I've long believed that content databases sold into the academic library and to the scholarly world could build a robust market catering to the average consumer. There's an in-bred bias against the level of interest and the intelligence of the average Joe in 'scholarly' material. This perspective seems to preclude many of the purveyors of journals and full text databases making their database content available to consumers. Increasingly this will change and better tools to aid consumers will be important in this expansion: Gale, for example, has begun to disaggregate some of their database content to make it available for consumers. I think this is an intelligent move in that they are leaving it to the end-user to decide whether the content is too advanced for them (and typically it will not be).
In the NYTimes, John Tierney takes a look some research that was under-taken by the University of Pennsylvania examining which types of NYT articles are most distributed via email:
There is some discussion delving further into motivation and the article continues near the end with this:
The results are surprising — well, to me, anyway. I would have hypothesized that there are two basic strategies for making the most-e-mailed list. One, which I’ve happily employed, is to write anything about sex. The other, which I’m still working on, is to write an article headlined: “How Your Pet’s Diet Threatens Your Marriage, and Why It’s Bush’s Fault.”
But it turns out that readers have more exalted tastes, according to the Penn researchers, Jonah Berger and Katherine A. Milkman. People preferred e-mailing articles with positive rather than negative themes, and they liked to send long articles on intellectually challenging topics.
All told, data begins to lead the way in the formation of content that readers will react to whether by reading it or sharing it within their social circle. More importantly, the data begins to document the wide interests of users and their faculty with material that in the past editors may have regarded as of little interest to their readers or deemed the material 'too advanced' for the average Joe. Happily, some of these walls are falling as data reflecting real experience shows the way.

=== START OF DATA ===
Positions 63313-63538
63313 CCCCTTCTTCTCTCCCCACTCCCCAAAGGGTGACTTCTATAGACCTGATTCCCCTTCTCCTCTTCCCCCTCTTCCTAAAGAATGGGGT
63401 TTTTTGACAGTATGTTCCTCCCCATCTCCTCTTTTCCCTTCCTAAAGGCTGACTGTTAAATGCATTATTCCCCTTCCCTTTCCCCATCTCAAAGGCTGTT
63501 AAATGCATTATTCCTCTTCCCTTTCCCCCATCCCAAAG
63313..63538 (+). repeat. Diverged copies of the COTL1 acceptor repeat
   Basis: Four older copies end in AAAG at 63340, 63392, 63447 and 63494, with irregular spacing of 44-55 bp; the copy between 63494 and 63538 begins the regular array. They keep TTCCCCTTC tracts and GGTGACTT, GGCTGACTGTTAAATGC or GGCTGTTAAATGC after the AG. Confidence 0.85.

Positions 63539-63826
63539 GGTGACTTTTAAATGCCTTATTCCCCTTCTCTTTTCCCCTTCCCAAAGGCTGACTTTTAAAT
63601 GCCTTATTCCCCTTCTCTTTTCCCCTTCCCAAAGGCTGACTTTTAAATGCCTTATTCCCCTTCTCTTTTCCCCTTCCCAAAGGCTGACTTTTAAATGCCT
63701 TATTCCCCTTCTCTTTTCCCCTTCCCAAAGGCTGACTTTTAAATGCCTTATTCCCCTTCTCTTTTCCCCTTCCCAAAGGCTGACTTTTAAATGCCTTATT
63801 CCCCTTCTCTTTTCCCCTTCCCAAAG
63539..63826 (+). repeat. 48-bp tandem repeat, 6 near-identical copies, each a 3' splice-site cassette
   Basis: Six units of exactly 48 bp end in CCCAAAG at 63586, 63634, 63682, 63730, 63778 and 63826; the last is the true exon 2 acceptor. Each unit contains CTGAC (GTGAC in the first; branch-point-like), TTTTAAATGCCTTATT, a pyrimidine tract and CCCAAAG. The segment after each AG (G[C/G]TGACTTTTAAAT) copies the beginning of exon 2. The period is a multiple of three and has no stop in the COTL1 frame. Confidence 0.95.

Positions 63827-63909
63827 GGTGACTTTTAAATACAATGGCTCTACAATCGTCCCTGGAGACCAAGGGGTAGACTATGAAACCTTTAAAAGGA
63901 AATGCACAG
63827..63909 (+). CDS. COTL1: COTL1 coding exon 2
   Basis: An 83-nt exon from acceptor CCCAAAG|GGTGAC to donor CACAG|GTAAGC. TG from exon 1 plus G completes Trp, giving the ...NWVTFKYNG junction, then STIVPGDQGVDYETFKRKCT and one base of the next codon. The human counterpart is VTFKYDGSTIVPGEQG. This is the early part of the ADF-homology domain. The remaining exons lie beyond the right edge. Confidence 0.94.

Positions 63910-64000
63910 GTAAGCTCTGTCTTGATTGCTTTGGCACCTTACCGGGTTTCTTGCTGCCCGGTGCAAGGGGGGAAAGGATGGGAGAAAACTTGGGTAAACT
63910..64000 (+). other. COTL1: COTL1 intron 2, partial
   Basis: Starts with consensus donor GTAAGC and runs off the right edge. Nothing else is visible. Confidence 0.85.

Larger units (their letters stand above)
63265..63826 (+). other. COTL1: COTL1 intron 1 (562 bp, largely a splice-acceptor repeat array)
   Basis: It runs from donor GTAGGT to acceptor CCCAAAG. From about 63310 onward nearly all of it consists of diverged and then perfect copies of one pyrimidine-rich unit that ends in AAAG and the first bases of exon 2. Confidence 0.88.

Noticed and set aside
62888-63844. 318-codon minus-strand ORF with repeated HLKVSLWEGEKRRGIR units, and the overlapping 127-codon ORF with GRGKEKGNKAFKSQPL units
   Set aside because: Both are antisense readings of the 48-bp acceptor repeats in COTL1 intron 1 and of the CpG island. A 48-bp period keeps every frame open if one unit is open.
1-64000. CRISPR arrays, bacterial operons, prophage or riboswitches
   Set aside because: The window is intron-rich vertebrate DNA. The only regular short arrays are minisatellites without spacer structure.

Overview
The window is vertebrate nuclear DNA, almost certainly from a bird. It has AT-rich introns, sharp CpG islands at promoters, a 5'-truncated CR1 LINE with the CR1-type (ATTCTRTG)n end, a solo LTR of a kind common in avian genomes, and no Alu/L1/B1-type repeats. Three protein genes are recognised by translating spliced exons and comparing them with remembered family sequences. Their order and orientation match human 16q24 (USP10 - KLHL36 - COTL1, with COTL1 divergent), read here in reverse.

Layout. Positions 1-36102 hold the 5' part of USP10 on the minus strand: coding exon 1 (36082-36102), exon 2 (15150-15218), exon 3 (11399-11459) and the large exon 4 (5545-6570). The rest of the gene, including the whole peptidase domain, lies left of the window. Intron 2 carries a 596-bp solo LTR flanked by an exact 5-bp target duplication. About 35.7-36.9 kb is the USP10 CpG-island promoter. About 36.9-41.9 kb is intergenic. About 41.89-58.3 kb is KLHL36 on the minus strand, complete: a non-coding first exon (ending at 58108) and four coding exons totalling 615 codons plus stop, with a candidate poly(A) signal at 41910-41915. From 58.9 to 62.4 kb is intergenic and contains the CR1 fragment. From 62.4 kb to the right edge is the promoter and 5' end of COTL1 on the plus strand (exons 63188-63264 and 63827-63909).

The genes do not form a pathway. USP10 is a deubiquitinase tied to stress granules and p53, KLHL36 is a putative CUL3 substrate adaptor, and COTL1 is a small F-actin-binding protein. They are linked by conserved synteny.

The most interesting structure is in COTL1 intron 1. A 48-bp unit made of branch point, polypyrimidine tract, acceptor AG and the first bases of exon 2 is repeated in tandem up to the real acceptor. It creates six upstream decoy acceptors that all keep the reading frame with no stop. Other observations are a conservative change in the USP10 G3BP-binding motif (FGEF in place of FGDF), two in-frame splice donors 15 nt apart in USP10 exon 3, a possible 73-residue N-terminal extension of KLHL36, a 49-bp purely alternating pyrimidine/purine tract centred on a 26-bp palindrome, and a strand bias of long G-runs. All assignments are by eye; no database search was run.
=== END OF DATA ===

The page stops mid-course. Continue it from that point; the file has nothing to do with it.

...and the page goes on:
The motivation for mailing these awe-inspiring articles is not as immediately obvious as with other kinds of articles, Dr. Berger said. Sharing recipes or financial tips or medical advice makes sense according to classic economic utility theory: I give you something of practical value in the hope that you’ll someday return the favor. There can also be self-interested reasons for sharing surprising articles: I get to show off how well informed I am by sending news that will shock you.
But why send someone an exposition on quantum mechanics? In some cases, it, too, could be a way of showing off, particularly if you accompanied the article with a note like, “Perhaps this will amuse, although of course it’s a superficial treatment. Why can’t they use Schrödinger’s full equation?”